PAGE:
Are we any closer to universal adoption of the GCC Trademark Law?
The GCC Trademark Law has been a long-mooted initiative to standardise the use of Trade Marks across the GCC. The legislation has been long in the offing, however, and the delays have led some to doubt that the Trademark Law would, ultimately, be adopted by all GCC states.
The Bahraini government approved the unified GCC Trademark Law in February 2014 (Legislative Decree No. 6/2014) although the terms did not take effect until 29 May 2016.
Kuwait implemented its own legislation in December 2015, with Saudi Arabia becoming the third GCC state to adopt the GCC Trademark Law, with the terms effective from 27 September 2016. Qatar has also taken the initial steps required to adopt the Trademark Law but has yet to pass any official implementation regulations.
The aim of the GCC Trademark Law is to provide a unified system setting out, for example, the definition of a mark, the processes for multi-class filings, issues pertaining to exclusivity and setting out stringent penalties that can be applied for infringement. The Trademark Law does not, however, created a single unified registration body and therefore registration must continue to take place independently in each country.
In the three countries that have adopted the GCC Trademark Law, the issue that is most frequently raised is the issue of registration costs. Upon enacting the GCC Trademark Law both Kuwait and Bahrain significantly increased the costs of filing and renewing a Trade Mark. In Kuwait the cost of an initial filing increased by over a thousand percent to circa USD $1,035; while in Bahrain a more modest 400%+ increase to USD $1,725 was adopted. In September 2016 Saudi Arabia continued this trend, increasing its Trade Mark filing fees by 10 times to USD $800.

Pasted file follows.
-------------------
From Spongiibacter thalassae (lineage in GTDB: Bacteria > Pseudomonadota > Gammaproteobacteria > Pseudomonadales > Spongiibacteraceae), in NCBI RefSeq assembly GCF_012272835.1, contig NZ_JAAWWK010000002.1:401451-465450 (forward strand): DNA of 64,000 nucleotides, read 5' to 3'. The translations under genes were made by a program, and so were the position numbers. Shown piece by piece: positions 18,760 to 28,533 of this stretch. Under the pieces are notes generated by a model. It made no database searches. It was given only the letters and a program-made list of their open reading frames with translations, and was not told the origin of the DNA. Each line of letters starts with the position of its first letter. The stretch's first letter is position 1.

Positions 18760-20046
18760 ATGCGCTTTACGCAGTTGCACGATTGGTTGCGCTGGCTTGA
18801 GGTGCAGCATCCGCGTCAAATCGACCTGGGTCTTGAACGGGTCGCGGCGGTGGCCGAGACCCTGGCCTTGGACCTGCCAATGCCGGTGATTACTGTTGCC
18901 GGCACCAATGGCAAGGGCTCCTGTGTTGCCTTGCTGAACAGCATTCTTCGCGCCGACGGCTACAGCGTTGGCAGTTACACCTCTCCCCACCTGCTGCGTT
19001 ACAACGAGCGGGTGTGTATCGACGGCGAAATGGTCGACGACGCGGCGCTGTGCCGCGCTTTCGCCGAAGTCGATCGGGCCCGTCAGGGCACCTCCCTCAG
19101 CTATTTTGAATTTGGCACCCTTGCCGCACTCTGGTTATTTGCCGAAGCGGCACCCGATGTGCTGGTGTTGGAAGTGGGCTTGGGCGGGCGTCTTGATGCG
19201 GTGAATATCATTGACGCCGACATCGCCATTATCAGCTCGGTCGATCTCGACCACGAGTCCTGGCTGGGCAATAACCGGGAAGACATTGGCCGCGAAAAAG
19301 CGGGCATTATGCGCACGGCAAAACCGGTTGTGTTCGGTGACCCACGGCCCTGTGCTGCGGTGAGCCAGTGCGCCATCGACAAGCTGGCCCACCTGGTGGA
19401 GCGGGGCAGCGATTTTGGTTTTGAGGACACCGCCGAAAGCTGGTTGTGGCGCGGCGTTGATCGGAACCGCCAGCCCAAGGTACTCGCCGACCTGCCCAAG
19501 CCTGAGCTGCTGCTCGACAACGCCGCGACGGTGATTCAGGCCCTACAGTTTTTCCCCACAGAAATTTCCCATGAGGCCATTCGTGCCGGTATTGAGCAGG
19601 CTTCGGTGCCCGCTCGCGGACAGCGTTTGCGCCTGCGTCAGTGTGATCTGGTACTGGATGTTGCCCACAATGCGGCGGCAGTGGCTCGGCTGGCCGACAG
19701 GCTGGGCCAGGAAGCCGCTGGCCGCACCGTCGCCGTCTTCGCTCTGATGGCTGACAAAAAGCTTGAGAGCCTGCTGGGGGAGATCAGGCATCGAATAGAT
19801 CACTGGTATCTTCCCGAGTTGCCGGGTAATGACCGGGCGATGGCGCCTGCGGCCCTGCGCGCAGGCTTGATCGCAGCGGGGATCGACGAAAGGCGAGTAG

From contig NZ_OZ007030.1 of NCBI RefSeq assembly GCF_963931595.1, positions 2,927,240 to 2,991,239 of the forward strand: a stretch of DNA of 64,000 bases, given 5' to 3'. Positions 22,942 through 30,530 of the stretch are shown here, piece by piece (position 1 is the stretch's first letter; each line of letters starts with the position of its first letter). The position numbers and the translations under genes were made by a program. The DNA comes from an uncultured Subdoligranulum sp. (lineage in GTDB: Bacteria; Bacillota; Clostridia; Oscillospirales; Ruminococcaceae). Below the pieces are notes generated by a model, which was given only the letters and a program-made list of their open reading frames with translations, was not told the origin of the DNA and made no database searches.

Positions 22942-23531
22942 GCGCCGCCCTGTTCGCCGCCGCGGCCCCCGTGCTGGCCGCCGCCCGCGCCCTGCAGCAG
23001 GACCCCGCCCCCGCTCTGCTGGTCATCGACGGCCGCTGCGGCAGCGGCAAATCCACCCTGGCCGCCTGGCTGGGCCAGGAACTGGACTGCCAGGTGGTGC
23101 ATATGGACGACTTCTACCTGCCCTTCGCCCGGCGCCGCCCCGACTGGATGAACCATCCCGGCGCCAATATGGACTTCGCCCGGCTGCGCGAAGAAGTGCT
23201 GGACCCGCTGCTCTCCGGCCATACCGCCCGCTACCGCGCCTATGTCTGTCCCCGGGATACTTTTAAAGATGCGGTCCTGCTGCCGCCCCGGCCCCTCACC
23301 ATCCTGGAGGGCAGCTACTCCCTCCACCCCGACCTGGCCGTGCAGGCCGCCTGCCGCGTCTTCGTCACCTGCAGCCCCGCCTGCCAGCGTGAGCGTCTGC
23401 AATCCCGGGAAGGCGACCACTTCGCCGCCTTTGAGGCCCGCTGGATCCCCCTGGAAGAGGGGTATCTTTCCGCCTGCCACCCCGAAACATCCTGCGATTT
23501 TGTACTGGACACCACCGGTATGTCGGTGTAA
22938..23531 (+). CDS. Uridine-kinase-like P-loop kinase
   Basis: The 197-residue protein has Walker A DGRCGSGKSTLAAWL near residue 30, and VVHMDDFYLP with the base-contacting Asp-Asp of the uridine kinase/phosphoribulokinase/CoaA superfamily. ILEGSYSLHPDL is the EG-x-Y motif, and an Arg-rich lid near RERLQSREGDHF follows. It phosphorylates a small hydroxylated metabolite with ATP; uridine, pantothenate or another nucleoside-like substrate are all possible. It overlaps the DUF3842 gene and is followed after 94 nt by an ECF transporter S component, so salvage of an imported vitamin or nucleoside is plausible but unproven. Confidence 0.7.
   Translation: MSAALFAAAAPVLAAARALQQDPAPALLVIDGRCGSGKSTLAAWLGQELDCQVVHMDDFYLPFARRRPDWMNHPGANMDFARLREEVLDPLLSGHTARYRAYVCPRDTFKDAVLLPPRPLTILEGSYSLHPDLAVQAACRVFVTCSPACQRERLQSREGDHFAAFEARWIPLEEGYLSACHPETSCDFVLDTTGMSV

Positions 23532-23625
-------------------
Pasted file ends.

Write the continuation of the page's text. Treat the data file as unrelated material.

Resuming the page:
Oman and the UAE have yet to announce any legislation implementing the GCC Trade Mark Law in its current form, which suggests that there is still some way to go in establishing the GCC Trademark Law comprehensively. The reason for this delay remains unclear but at least one possible explanation is that the UAE, in particular, is waiting to see how corporate entities wishing to protect their intellectual property respond to the increased costs in Kuwait, Bahrain and Saudi Arabia before enacting its own legislation.
This article was originally published by LexisNexis. For more information, please contact Gareth Mills on +973 17 133208 or email@example.com.
News & Insights
Limitation of the force majeure clause
On 3 July 2018, the High Court issued its judgment in the case of Seadrill Ghana Operations Limited v Tullow Ghana Limited.
Government responds to House of Lords Select Committee Report on Artificial Intelligence
This article examines a (non-exhaustive) selection of Committee recommendations that are of particular interest from a legal perspective